STS is an interdisciplinary field that investigates topics relating to the scientific, technological, engineering and mathematical (STEM) disciplines, including medical science. STS research uses historical, philosophical, and social scientific methods to investigate STEM theory and practice with regards to history and socio-cultural formation, philosophical underpinnings, and impacts of science and technology on quality of life, culture, and society. STS researchers strive to understand how STEM fields contribute to the development and use of systems of knowledge, the production and use of materials and devices, the co-evolution of socio-technical systems and their governance, and the place of science and technology in the modern world.
STS research focuses on the intellectual, material, and social facets of STEM. Such research endeavors to understand how scientific knowledge is produced and sanctioned, and how it is challenged and changes. It explores broader societal ramifications and underlying presuppositions. STS research studies how materials, devices, and techniques are designed and developed; how and by whom they are diffused, used, adapted, and rejected; how they are affected by social and cultural environments; and how they influence quality of life, culture, and society. STS research explores how socio-cultural values are embedded in science and technology, and how issues of governance and equity co-evolve with the development and use of scientific knowledge and technological artifacts.
STS researchers make use of methods from a variety of disciplines, including anthropology, communication studies, history, philosophy, political science, and sociology. STS research includes interdisciplinary studies of ethics, equity, governance, and policy issues. STS studies may be empirical or conceptual.
The STS program supports proposals across the broad spectrum of STS research areas, topics, and approaches. Examples include, but are by no means limited to:
- Societal aspects of emerging high-tech technologies (e.g., nanotechnology, synthetic biology, neuroscience, robotics, drones, ubiquitous computing, crowdsourcing, remote-sensing)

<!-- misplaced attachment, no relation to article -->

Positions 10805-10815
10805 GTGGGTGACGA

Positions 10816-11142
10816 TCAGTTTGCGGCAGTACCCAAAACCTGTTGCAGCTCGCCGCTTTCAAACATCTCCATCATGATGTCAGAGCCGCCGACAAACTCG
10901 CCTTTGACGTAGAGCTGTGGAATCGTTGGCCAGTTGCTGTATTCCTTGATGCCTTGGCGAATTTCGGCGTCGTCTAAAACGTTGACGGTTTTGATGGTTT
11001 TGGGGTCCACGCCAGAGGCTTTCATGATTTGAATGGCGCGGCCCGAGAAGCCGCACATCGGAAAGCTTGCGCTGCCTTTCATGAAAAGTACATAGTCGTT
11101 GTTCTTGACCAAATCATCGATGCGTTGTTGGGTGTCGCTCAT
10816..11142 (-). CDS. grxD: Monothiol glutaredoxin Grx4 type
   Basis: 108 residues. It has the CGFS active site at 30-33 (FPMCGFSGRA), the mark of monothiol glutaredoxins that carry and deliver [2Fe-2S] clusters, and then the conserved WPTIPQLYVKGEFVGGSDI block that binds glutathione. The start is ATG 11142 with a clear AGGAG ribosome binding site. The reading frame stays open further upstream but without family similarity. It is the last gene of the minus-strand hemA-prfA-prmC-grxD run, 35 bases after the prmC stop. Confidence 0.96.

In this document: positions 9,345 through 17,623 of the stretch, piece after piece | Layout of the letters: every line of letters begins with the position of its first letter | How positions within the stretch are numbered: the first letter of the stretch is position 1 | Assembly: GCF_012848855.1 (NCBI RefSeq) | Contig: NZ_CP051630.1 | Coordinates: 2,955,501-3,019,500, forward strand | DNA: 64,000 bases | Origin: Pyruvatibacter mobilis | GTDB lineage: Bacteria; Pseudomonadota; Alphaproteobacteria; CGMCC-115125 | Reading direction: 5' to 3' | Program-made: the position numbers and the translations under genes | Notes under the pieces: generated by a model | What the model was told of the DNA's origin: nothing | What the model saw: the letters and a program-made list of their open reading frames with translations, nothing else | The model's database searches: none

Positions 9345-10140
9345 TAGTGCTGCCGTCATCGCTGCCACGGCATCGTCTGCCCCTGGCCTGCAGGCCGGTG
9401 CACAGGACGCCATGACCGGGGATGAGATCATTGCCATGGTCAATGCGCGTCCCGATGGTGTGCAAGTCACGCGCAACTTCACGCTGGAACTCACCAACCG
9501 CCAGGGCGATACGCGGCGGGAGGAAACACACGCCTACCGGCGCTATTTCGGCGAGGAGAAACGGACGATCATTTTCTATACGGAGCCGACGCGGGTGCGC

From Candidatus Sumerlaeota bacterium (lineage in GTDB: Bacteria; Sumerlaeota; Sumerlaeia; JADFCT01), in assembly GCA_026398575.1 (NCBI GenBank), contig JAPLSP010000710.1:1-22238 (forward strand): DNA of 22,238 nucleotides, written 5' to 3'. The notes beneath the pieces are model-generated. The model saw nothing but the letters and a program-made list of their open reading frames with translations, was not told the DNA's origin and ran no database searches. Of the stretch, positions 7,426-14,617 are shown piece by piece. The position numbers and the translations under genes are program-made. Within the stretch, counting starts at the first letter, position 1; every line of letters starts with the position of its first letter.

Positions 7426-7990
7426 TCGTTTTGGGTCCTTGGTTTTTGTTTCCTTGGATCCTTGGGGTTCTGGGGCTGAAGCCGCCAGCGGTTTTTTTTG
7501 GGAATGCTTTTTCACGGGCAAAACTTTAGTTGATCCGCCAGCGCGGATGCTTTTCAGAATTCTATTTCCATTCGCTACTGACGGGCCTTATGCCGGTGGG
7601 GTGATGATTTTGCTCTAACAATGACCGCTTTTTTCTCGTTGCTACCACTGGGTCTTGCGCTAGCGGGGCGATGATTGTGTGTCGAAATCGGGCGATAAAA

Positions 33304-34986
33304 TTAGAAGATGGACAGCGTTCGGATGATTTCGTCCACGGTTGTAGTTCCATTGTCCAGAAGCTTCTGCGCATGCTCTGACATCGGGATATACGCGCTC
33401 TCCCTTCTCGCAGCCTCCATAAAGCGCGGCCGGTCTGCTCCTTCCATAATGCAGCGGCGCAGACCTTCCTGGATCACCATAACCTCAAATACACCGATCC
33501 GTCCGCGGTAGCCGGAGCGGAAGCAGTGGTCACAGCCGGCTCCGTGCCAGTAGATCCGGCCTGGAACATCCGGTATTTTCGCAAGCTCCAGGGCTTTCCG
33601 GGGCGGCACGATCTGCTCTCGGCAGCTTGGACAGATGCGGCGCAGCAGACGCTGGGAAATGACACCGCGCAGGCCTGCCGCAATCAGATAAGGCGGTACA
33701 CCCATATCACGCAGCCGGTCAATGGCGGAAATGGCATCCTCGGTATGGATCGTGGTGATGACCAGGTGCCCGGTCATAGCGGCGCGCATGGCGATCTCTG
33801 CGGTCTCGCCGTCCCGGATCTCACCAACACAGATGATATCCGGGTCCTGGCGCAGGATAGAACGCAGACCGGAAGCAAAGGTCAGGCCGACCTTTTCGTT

- Societal aspects of emerging low-tech technologies (e.g., paper microscopes; whirlwind wheel chairs)
- Issues relating to equity, ethics, governance, sustainability, public engagement, user-centeredness, and inclusiveness.
- Integration of traditional STS approaches with innovative perspectives from the arts or humanities.
- Ethical, policy, and cultural issues regarding big data, surveillance and privacy in an increasingly networked world, and
- The science of broadening participation in STEM disciplines.
Effective STS proposals will clearly present the research questions, describe and explain the suitability of the methods to be used to address those questions, and provide a detailed work plan with a timeline that demonstrates adequate resources and access to any required data. If the plan involves research at archives, working in specific labs, or engaging with pertinent community groups, it is important to provide evidence of access and to indicate the specific questions to be asked or addressed. If the plan involves surveys, the proposal should discuss sample selection and survey design and content. Similar advice pertains for other modes of STS research involving focus groups, ethnographies, modeling, conceptual analysis, and so forth. Effective proposals suitably situate the proposed project in pertinent STS literatures, issues, and conceptual or theoretical frameworks, and articulate how the results of the proposed project would serve to advance STS, or subfields thereof.
Modes of support: Standard Research Grants and Grants for Collaborative Research; Scholars Awards; Postdoctoral Fellowship; Conferences and Workshops.